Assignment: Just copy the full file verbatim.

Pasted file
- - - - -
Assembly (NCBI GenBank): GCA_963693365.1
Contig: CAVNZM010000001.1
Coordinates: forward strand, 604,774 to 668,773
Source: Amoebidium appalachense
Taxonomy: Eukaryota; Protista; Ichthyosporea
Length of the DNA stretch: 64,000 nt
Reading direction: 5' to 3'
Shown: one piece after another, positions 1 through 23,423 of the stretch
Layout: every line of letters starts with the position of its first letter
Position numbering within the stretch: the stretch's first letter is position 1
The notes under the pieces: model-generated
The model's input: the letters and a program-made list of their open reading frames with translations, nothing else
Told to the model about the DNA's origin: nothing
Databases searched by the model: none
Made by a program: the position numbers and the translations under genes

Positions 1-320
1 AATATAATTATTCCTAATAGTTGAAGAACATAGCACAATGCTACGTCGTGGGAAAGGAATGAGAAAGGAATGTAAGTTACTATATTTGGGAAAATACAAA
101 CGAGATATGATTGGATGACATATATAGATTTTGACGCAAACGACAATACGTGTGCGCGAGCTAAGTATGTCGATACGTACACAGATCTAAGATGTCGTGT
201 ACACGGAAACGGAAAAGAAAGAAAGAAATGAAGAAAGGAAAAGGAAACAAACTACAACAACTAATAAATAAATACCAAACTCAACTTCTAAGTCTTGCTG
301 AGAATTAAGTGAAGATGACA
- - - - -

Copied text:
Assembly (NCBI GenBank): GCA_963693365.1
Contig: CAVNZM010000001.1
Coordinates: forward strand, 604,774 to 668,773
Source: Amoebidium appalachense
Taxonomy: Eukaryota; Protista; Ichthyosporea
Length of the DNA stretch: 64,000 nt
Reading direction: 5' to 3'
Shown: one piece after another, positions 1 through 23,423 of the stretch
Layout: every line of letters starts with the position of its first letter
Position numbering within the stretch: the stretch's first letter is position 1
The notes under the pieces: model-generated
The model's input: the letters and a program-made list of their open reading frames with translations, nothing else
Told to the model about the DNA's origin: nothing
Databases searched by the model: none
Made by a program: the position numbers and the translations under genes

Positions 1-320
1 AATATAATTATTCCTAATAGTTGAAGAACATAGCACAATGCTACGTCGTGGGAAAGGAATGAGAAAGGAATGTAAGTTACTATATTTGGGAAAATACAAA
101 CGAGATATGATTGGATGACATATATAGATTTTGACGCAAACGACAATACGTGTGCGCGAGCTAAGTATGTCGATACGTACACAGATCTAAGATGTCGTGT
201 ACACGGAAACGGAAAAGAAAGAAAGAAATGAAGAAAGGAAAAGGAAACAAACTACAACAACTAATAAATAAATACCAAACTCAACTTCTAAGTCTTGCTG
301 AGAATTAAGTGAAGATGACA